I was discussing legal documents for CSAs with Rachel Armstrong at Farm Commons. This is the organization that posted the sample member agreements for CSAs and ran the webinars which I have posted about on this blog over the past couple of months. Farm Commons is a non-profit helping direct marketing small-scale growers with legal questions and has put together some really nice sample documents that CSA farmers can use.
She wanted to make sure that I distributed the most relevant link for the sample legal documents which is farmcommons.org/csa-operations. The link I posted before was more Illinois specific and she wanted to make sure that our farmers were not confused, so thank you for the updated information, Rachel!
Just to give you a bit of teaser: Rachel and I were discussing the up-coming online CSA conference that Small Farm Central is organizing in conjunction with PASA. More on that later, but mark your calendar for March 15th, 2013.
Staff Member: Lauren Seiple
I am currently obsessed with sage. It's soft, fragrant, has an ancient culinary and medicinal history..but mostly it just makes me happy because it still looks great in my garden while everything else has fallen away. I think that winter is the perfect time to cook with sage, since it goes well with hearty winter foods like squash, pasta, stuffing, and meat.
This recipe features sage in the cream sauce, but also includes some of my other favorite things: farm fresh pork and cooking in my cast iron skillet. Unfortunately I haven't reached a point in my cooking experience where I can put my own name to a recipe, so I have to give credit to Alexis Touchet at Gourmet.com for coming up with the original idea.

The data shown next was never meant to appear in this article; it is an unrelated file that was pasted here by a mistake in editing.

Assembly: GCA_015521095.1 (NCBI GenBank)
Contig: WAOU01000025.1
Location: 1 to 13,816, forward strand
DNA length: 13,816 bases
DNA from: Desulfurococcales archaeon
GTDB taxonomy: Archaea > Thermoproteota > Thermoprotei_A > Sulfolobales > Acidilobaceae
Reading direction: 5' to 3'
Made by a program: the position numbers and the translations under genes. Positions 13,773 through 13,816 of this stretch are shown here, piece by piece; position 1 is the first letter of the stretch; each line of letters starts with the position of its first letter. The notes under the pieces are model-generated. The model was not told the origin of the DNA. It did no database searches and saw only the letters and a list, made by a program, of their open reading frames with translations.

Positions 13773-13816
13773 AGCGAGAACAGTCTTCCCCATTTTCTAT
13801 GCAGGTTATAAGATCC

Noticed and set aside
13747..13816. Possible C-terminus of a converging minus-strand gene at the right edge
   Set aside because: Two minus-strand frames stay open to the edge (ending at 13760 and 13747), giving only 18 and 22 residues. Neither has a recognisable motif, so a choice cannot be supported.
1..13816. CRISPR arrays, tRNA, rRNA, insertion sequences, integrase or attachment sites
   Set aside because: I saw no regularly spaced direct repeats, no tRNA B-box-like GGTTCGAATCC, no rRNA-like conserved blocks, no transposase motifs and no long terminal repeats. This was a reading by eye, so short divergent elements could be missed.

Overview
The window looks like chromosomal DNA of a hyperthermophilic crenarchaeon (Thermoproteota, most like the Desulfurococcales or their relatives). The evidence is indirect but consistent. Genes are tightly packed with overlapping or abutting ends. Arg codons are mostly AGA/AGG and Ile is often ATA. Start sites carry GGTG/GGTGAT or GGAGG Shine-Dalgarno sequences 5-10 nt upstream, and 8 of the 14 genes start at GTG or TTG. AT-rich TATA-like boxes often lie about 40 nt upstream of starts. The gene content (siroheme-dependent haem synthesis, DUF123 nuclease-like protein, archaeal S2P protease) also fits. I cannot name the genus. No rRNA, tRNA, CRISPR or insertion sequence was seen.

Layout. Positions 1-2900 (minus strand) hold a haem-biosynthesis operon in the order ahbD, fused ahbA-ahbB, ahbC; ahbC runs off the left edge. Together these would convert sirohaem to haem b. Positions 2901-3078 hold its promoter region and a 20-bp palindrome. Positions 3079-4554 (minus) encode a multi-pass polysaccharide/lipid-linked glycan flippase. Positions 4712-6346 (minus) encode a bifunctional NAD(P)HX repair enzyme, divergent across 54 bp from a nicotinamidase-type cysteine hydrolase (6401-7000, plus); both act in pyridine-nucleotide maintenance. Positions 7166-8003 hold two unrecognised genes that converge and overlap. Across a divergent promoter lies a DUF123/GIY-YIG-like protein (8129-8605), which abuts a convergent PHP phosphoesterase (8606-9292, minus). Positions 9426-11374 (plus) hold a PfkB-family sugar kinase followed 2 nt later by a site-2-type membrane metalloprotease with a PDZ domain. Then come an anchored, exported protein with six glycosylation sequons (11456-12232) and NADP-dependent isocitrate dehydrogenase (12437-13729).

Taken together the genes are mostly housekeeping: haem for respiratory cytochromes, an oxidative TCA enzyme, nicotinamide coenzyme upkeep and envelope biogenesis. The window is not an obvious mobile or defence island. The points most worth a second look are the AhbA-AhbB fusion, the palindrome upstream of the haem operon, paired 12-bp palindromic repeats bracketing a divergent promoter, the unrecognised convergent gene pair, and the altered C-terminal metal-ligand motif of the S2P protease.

Sauteed Pork Chop with Sage Cream Sauce
2 (1-inch-thick) rib pork chops
1 tablespoon extra-virgin olive oil
1/3 cup finely chopped shallot
2 tablespoons cider vinegar
1/2 cup water
1/4 cup heavy cream
1 teaspoon finely chopped fresh sage
1 1/2 teaspoons finely chopped fresh parsley
I don't cook meat very often and their aren't many ingredients in this recipe, so when I make this I don't substitute anything. I say: go with heavy cream & fresh herbs or go home. Also, I've found that the recipe works just as well with 2 chops as with one. As long as they are not too big, there is plenty of sauce to share.
Pat your pork chops dry and season with salt and pepper. Heat oil in an 8- to 10-inch cast iron skillet over moderately high heat until hot but not smoking, then brown chops, turning over once, 5 to 6 minutes total. Transfer with tongs to a plate.
Pour off all but 1 teaspoon fat from skillet and reduce heat to moderate, then cook shallot, stirring occasionally, until softened and golden brown, 2 to 4 minutes. Add vinegar and boil until liquid is evaporated, about 3 seconds.
Return chops to skillet along with any juices accumulated on plate, then add water, cream, and sage and simmer, covered, without turning, 5 to 6 minutes. (If you have a meat thermometer, it should register at 150°F when inserted horizontally into center of chop)
Transfer chops to a clean plate, then simmer sauce, uncovered, stirring, until liquid is reduced to about 4 tablespoons, 1 to 2 minutes. Stir in parsley and salt and pepper to taste. Spoon sauce over chop.
To complete the meal, I use the leftover heavy cream when making horseradish mashed potatoes. I also like to include a green vegetable; usually roasted Brussels sprouts, steamed broccoli, or sauteed spinach. It doesn't take long to cook the pork, so get these side dished going first. Enjoy!